And so Professor Miller demonstrated that by -- if you could push to start the animation -- Professor Miller demonstrated that by having those three components blanked out in white. Nonetheless, puffer fish have a functioning clotting system. And so Professor Miller argued that this is evidence against irreducible complexity.
But I disagree. And the reason I disagree is that I made some careful distinctions in Darwin's Black Box. I was very careful to specify exactly what I was talking about, and Professor Miller was not as careful in interpreting it. In Darwin's Black Box, in the chapter on blood clotting cascade, I write that, a different difference is that the control pathway for blood clotting splits in two. Potentially then, there are two possible ways to trigger clotting.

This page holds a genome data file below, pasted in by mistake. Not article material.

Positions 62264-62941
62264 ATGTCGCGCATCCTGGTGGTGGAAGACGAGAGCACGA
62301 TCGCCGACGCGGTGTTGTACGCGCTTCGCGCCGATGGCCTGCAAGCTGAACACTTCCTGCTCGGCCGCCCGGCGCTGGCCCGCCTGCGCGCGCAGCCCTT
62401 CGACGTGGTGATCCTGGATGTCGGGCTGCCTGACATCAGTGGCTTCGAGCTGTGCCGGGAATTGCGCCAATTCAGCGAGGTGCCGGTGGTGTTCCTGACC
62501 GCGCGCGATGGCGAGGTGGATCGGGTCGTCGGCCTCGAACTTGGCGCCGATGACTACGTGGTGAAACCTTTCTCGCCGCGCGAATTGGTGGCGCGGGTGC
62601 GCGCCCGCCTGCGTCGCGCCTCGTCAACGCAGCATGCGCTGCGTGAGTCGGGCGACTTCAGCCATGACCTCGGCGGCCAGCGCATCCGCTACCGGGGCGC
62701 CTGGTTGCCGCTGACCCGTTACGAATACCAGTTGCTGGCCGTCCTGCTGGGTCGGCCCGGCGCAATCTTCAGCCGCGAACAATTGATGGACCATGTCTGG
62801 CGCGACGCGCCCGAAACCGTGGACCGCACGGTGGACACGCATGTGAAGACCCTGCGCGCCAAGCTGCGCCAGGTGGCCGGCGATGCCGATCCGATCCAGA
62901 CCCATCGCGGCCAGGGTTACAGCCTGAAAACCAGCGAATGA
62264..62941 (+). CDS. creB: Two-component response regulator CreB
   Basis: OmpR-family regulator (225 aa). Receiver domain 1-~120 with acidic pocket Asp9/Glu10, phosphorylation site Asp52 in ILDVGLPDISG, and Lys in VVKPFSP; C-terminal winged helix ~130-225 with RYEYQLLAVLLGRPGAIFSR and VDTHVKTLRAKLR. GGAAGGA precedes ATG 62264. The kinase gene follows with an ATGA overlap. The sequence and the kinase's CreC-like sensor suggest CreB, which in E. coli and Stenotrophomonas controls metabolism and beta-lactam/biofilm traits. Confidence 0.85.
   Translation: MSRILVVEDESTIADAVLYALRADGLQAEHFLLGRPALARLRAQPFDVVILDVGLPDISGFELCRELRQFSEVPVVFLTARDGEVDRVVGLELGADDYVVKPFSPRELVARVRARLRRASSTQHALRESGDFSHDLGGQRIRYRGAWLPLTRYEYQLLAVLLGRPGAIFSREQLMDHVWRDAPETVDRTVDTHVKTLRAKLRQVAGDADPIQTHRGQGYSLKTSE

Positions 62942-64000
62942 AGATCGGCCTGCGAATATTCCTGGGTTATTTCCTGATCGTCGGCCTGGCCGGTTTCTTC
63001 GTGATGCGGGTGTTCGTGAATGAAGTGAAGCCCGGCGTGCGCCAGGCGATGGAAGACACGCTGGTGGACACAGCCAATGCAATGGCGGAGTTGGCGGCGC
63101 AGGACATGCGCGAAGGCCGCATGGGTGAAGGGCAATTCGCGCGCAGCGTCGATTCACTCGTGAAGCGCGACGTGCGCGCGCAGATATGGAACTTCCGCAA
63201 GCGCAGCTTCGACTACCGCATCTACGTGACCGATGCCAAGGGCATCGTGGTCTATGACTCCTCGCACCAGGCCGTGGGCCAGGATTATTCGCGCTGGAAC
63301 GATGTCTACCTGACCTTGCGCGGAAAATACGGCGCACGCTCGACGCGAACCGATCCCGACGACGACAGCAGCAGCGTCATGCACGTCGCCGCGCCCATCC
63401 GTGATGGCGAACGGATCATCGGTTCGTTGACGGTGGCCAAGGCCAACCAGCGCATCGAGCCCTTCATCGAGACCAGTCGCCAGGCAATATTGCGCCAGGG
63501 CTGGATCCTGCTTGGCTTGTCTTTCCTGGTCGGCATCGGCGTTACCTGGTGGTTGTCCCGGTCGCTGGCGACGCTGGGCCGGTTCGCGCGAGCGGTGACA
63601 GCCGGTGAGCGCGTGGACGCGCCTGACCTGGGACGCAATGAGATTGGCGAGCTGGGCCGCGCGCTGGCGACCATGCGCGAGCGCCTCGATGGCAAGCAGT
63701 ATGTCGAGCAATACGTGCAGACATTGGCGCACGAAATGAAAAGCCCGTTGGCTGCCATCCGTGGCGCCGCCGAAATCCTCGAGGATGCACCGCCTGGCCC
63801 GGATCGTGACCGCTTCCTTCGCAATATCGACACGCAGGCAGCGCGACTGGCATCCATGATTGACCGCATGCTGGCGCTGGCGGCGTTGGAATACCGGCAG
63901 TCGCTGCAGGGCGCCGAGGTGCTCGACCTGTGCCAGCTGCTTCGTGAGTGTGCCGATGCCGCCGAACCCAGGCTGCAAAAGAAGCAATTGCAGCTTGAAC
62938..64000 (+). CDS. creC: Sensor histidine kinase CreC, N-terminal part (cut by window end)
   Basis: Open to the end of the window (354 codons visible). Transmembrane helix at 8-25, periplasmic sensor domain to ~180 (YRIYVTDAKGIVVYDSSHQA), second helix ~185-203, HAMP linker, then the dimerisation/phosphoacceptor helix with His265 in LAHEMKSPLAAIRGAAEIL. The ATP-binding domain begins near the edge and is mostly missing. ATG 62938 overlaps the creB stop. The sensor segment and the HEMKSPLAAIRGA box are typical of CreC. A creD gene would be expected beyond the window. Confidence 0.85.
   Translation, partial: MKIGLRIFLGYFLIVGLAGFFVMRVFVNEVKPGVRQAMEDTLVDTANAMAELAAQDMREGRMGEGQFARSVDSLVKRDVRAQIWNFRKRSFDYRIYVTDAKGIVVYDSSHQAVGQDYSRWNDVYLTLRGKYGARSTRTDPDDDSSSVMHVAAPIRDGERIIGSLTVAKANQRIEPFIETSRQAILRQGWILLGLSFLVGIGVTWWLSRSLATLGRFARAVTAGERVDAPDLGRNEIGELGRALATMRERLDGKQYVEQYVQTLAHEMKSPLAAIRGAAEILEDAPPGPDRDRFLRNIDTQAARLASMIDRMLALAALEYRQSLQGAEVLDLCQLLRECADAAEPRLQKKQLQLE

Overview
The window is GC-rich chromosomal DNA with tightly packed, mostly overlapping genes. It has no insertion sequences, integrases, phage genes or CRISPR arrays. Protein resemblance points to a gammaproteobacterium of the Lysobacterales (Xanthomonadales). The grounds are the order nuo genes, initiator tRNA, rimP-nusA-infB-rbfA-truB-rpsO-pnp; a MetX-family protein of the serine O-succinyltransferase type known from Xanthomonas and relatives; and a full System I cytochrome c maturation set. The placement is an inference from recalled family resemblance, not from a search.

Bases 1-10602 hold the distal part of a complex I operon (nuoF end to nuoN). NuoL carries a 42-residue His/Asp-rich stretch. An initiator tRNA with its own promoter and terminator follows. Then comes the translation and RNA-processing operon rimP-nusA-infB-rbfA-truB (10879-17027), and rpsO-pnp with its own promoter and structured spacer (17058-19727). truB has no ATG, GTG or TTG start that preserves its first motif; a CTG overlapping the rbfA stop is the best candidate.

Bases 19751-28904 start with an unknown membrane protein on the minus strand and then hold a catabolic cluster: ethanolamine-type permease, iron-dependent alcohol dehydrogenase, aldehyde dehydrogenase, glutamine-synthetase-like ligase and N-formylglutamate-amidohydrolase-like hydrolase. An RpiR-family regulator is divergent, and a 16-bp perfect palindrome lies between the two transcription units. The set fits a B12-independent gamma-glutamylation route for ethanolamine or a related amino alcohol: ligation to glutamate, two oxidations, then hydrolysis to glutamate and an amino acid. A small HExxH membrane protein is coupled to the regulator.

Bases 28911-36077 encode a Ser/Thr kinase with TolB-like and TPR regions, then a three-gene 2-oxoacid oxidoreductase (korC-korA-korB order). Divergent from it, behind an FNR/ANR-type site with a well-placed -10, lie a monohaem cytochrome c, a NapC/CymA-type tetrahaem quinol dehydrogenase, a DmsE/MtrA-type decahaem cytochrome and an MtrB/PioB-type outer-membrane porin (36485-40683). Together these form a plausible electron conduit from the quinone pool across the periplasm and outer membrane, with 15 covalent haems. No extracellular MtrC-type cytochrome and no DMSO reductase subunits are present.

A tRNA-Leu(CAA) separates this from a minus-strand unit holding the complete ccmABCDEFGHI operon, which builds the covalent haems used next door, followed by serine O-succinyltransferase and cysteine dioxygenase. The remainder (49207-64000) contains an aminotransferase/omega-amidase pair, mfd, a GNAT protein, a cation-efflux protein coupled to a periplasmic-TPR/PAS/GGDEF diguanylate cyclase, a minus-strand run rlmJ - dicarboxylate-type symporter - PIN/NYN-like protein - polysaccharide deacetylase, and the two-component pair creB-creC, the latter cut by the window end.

The relative importance of the two pathways in living organisms is still rather murky. Many experiments on blood clotting are hard to do. And I go on to explain why they must be murky. And then I continue on the next slide. Because of that uncertainty, I said, let's, leaving aside the system before the fork in the pathway, where some details are less well-known, the blood clotting system fits the definition of irreducible complexity. And I noted that the components of the system beyond the fork in the pathway are fibrinogen, prothrombin, Stuart factor, and proaccelerin. So I was focusing on a particular part of the pathway, as I tried to make clear in Darwin's Black Box. If we could go to the next slide. Those components that I was focusing on are down here at the lower parts of the pathway. And I also circled here, for illustration, the extrinsic pathway. It turns out that the pathway can be activated by either one of two directions. And so I concentrated on the parts that were close to the common point after the fork.